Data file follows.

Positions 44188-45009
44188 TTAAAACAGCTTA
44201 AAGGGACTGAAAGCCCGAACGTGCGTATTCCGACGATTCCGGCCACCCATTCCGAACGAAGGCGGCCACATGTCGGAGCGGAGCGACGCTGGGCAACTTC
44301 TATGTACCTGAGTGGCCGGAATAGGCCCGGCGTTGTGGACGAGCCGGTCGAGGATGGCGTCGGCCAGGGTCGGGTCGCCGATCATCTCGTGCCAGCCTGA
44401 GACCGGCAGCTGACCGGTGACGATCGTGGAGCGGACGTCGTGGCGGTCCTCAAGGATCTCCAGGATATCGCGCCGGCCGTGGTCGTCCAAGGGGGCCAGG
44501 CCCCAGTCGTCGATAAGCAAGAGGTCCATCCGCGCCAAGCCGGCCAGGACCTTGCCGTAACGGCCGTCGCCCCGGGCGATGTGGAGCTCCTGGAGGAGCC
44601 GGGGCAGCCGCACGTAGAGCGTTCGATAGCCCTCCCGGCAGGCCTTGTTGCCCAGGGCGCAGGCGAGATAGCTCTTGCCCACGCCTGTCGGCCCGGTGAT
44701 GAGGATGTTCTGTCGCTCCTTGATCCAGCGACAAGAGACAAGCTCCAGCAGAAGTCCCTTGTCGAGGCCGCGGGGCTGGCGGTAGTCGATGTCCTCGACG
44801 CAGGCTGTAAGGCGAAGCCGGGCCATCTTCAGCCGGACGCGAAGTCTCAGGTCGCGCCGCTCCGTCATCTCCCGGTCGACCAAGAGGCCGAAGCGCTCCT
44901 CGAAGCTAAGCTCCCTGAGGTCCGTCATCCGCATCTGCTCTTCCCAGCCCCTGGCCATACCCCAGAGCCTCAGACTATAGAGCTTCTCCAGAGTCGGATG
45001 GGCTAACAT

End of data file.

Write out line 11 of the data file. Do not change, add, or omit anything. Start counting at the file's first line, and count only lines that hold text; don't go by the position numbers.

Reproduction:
45001 GGCTAACAT